Pat planks dry just before using and preheat the BBQ. Prep the fish: check for bones and cut into 4 portions. Drizzle both sides with a touch of olive or vegetable oil, and season with salt and pepper. Place the fillets on the cedar, tuck a bay leaf under each and top each with a sprig of thyme and slice of lemon. Set aside while you make the sauce. The fish takes 10-15 minutes, so you can put it on the grill after you’ve made the stock for the sauce. Or you can make the sauce first and then cook the fish; just slide the raw shrimp into the warmed sauce a minute or two before serving and give them a stir to cook through.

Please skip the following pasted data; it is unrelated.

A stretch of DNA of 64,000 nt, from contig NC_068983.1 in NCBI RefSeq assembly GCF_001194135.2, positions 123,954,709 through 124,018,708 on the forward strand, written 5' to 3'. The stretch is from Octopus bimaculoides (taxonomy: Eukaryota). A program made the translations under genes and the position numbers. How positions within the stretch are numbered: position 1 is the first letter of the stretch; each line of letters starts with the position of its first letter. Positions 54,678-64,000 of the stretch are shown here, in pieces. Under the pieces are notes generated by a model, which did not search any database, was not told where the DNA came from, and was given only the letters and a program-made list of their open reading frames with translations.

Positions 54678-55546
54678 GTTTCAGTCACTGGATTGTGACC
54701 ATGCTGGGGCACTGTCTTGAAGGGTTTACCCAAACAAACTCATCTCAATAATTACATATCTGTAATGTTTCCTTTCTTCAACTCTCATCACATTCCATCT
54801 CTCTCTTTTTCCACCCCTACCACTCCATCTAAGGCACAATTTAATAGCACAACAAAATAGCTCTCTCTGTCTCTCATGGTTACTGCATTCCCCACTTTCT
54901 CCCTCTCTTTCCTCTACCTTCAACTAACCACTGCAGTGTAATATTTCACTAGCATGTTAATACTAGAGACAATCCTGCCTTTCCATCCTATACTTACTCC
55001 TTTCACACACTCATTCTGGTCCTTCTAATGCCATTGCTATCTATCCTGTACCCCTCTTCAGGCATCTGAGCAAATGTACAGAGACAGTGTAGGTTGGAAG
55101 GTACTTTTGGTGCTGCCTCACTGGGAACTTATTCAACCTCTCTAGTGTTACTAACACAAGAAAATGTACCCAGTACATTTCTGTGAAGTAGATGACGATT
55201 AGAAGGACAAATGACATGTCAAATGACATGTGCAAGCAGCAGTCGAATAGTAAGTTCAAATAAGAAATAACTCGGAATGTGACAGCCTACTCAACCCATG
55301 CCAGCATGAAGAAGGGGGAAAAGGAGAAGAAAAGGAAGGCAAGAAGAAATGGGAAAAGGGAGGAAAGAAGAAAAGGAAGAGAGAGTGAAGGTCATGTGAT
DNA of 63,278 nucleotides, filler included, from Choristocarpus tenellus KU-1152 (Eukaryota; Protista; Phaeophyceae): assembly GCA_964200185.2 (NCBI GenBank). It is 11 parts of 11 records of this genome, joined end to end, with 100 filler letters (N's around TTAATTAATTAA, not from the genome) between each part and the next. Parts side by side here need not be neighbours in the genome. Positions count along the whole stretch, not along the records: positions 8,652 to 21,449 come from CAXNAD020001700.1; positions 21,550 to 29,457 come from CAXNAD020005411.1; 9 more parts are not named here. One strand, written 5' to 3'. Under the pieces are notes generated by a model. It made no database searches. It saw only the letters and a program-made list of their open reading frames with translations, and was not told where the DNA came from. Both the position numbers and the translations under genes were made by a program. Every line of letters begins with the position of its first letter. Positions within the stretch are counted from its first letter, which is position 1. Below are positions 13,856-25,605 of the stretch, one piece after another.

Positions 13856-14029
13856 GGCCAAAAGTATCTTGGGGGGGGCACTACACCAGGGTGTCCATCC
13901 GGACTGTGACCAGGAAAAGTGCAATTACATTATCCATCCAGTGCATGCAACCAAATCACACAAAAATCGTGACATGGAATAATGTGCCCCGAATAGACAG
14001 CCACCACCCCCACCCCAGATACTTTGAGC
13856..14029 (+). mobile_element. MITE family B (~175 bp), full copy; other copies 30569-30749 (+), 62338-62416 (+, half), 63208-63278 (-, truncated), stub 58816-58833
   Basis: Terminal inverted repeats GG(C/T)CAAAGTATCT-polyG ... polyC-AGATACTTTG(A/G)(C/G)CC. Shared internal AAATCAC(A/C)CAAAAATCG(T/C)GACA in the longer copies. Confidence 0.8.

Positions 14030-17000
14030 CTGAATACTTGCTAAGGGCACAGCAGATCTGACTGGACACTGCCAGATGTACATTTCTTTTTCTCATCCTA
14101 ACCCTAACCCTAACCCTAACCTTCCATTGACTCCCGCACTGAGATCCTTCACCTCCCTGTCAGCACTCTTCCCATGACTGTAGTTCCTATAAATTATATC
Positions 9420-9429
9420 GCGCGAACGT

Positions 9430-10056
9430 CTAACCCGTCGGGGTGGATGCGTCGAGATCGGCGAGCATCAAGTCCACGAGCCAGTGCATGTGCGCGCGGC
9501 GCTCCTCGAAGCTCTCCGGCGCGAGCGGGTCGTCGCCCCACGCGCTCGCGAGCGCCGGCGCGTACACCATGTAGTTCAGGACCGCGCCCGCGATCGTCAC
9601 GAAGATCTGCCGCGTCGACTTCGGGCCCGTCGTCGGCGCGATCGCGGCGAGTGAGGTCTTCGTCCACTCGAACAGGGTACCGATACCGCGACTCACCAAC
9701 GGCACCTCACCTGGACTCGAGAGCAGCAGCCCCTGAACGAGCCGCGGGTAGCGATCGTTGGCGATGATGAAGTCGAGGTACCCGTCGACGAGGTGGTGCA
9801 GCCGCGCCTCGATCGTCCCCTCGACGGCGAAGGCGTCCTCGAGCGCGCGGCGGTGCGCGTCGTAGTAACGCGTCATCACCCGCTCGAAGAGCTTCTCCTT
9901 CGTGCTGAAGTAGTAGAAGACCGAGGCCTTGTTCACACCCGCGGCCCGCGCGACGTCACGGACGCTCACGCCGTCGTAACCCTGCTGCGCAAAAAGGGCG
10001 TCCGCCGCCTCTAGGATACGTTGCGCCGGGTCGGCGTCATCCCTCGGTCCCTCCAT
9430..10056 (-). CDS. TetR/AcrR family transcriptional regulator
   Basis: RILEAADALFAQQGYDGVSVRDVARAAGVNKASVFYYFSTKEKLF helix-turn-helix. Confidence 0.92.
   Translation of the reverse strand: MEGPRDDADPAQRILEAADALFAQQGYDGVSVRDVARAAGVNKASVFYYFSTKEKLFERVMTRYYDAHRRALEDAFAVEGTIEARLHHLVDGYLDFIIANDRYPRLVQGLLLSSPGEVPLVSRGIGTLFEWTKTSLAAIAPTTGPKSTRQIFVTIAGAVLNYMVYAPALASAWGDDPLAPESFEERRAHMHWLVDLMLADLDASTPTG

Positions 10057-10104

Make the stock: Peel the shrimp and set them aside. Remove the skin and stem ends from the garlic and onion. In a small pot, over high heat, heat the oil and add the garlic and onion skins, lemon stem ends, shrimp shells, thyme, bay, fennel seed, chili flakes and peppercorns. Stir a couple minutes with a wooden spoon and bash down the shrimp shells. You will smell gorgeous aromas. Add the wine and let it bubble for a moment, then add the water. Stir and reduce heat to let simmer while you prepare the shrimp and vegetables for the sauce. (Note: If you only have shell-off shrimp, you can skip the stock making and add 1/2 cup water to the sauce instead.)